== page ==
The next step was to go full dessert. The sweetness inherent in VG makes treats the perfect palate to aim for. Spices like cinnamon can be added to make the vapor taste like candy red hots. Chocolate, cheesecake, butter pecan candy, bubble gum, even tutti fruity can be created with the right flavorings.
Not to be left out, the beverage industry had to be catered to. A lot of manufacturers are creating liquid that tastes like everything from coffee to cola, amaretto to root beer. Drinks are a natural avenue for flavor exploration as they naturally lend themselves to vapor. It’s not uncommon, after all, for a coffee drinker to put their face close to the mug and inhale the aroma before they take that first drink in the morning.
Finally, the real innovation in the flavor market is in specialty blending. Liquid flavors can be as uniquely tailored as a perfume, incense, coffee order or smoothy. A lot of established manufacturers have taken their cue from their consumers and now it’s possible to find easy and convenient vendors that can create the perfect blend for anyone.
Why Bother With Flavors?
The natural question to the cornucopia of flavors available to e-cigarette users is why bother? If electronic cigarettes are designed as a way to help tobacco smokers kick the habit, what’s the point of making them taste good?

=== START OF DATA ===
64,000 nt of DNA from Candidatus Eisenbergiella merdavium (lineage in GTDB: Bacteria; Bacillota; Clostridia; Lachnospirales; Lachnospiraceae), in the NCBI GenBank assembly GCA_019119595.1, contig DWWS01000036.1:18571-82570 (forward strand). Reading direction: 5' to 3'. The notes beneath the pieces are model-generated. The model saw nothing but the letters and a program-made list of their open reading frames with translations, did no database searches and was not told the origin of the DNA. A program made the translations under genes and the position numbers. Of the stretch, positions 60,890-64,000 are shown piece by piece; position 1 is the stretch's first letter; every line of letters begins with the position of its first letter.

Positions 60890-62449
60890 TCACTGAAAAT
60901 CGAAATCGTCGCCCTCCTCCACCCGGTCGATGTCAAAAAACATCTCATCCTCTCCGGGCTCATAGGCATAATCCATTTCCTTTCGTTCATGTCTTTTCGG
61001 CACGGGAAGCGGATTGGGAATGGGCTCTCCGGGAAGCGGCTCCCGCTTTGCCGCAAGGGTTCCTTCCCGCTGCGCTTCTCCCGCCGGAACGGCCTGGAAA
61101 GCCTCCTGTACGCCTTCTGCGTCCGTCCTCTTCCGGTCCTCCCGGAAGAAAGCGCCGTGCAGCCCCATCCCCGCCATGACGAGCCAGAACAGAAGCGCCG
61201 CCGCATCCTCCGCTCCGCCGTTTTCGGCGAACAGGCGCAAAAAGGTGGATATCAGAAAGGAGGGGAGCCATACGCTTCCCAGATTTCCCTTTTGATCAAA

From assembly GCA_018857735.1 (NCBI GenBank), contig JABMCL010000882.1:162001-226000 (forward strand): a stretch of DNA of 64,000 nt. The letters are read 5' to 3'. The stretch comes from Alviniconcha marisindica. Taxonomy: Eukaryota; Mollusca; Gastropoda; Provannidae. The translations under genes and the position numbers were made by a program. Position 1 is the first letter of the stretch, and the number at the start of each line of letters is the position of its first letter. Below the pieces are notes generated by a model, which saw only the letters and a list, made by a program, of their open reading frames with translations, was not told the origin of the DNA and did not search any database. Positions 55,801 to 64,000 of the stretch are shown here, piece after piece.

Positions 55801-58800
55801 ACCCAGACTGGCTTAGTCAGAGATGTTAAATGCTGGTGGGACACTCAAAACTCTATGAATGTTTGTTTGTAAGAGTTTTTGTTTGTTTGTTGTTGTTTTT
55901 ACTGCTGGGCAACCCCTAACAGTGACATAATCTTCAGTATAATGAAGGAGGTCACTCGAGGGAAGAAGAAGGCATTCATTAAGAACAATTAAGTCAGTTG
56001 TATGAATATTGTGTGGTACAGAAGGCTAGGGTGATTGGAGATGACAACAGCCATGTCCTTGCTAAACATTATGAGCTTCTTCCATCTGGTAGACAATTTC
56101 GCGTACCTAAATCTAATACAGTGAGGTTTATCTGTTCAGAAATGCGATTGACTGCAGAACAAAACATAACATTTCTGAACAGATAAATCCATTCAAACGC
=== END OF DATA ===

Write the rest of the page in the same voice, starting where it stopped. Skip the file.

There’s a couple of ways to approach this. The first is to think of it like medicine. It’s true that the whole point of cough syrup is to make a cough go away, but there’s a reason they’ve done their best as an industry to make that cough syrup taste better. A spoonful of sugar quite literally helps the medicine go down, and if making an e-cigarette taste better will help a smoker become a former smoker, shouldn’t it be counted as a win?
A more apt argument, however, is simply “why not?” E-cigarettes were originally designed as a device to help people quit smoking, but it would be disingenuous to think that’s still the case. It’s certainly true that a portion of the market is still the smoker that wants to quit smoking, an increasingly larger section of the consumer base has become smokers that may or may not want to quit but definitely want to make sure what they’re doing is safer while they’re doing it.
The abundance of flavors available on the market is an enticement for people that smoke to smoke something safer and more controllable. If vaporizing liquid is already cleaner, if it already prevents smoker’s breathe, and if it already promises to do less harm to the lungs, why can’t it taste like hazelnut, too?
The key to flavoring in e-cigarette liquid is to make sure it comes from an entrusted source. As long as the manufacturer knows what they’re doing, it only makes sense for a smoker to not only switch to an e-cigarette, but to try a variety of flavors and flavor blends so they don’t get bored and just go back to the convenience of picking up a pack of regular cigarettes from the corner store.